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However, because the significant potential of the near-misses can be hardly realized, it is not reported properly and this can translate into undesired consequences.To have safe oil and gas productions, it is expedient that HSE regulations become as proactive as possible and shouldn’t wait for the occurrence of an accident to revive or review regulations, just like the case of the piper alpha incident.I think regulators and Oil majors would definitely tell us what we want to hear but in principle, it is not likely that anything would change. I will take the Deep water horizon accident for example.We know that on offshore installations, blowout preventers (containing powerful shear rams designed to cut through the drilling rigs’ steel pipe and shut off a well that has gone out of control) are installed to provide redundancy if all else fails.
The major routine before this incident was just to collect a licence from the then government and start exploring and exploiting this mineral resource from the seabed without knowledge of the implications to Health, Safety and the Evironment.
No measures was put in place until a woke up call of the 27th December incident of 1965.
February 15, 1982, Ocean Ranger capsized and sank off the coast of Newfoundland in the Canadian waters killing 84 crew members on board.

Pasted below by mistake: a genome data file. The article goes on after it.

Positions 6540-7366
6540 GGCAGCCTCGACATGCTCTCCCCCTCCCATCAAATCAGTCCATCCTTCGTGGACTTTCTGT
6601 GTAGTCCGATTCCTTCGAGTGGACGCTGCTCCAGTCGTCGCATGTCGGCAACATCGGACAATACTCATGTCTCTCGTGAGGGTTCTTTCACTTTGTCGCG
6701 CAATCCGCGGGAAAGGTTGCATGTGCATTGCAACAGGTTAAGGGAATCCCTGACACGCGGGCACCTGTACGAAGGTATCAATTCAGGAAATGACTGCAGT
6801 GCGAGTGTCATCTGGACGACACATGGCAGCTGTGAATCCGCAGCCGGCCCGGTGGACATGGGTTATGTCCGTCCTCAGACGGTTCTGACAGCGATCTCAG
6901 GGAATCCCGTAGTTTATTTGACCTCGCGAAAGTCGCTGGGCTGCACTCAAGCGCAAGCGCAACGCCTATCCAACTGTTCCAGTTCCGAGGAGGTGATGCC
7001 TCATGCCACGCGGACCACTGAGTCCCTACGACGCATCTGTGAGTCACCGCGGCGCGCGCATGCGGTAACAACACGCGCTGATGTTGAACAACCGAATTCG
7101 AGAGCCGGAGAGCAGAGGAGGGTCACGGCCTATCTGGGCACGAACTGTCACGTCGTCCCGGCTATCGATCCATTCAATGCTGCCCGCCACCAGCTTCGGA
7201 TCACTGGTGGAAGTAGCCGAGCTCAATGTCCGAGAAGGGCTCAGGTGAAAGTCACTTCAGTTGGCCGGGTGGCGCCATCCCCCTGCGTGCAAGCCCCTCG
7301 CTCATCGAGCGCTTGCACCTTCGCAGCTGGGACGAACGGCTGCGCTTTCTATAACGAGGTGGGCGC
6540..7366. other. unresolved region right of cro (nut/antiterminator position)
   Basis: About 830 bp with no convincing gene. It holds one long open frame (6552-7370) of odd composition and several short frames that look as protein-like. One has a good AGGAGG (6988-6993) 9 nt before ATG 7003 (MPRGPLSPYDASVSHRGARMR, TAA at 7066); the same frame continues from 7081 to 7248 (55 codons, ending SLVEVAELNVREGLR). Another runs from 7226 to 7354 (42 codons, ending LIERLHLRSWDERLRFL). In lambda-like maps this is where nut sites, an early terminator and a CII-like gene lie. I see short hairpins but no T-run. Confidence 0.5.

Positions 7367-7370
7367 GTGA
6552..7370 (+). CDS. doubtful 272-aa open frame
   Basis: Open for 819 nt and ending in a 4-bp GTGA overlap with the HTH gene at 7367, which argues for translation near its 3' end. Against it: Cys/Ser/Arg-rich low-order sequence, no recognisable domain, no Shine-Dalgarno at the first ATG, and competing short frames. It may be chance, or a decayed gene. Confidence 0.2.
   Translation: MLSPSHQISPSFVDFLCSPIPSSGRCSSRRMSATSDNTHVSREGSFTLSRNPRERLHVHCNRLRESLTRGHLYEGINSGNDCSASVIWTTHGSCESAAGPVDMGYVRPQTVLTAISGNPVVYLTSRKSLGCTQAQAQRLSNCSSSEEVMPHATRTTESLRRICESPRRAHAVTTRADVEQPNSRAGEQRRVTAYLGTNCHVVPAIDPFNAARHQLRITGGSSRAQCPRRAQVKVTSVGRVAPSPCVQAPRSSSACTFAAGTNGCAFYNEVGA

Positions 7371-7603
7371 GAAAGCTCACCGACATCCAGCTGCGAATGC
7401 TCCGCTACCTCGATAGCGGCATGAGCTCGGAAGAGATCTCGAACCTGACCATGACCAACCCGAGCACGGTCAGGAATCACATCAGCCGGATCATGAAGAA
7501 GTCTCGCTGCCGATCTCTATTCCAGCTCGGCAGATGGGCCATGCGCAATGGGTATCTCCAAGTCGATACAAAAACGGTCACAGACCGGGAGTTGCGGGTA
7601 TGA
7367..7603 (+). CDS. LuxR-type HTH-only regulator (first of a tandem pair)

In 2001, the Minerals Management service, commissioned a study that revealed over 100 failures in the testing of blow out preventers and were advised by experts to enforce the operation of TWO SHEAR ARMS in blow out preventers for all offshore installations. Historically as with enforcement agencies (The Energy department ignored recommendations to apply offshore, the CIMAH regulations already in place onshore in 1975, and we know how their ignorance paid off) they ignored the advice and one wonders if this second shear ram was present, maybe, just maybe the deep water horizon accident would have been avoided.
Controversial reports alleged that the Mineral Management service neglected to enforce a rule that required oil companies to provide evidence periodically showing that their shear rams did in fact work – (New York Times, June, 20, 2010).
’ In other words, any improvement in HSE performance is only due to learning from incidents after they occurred.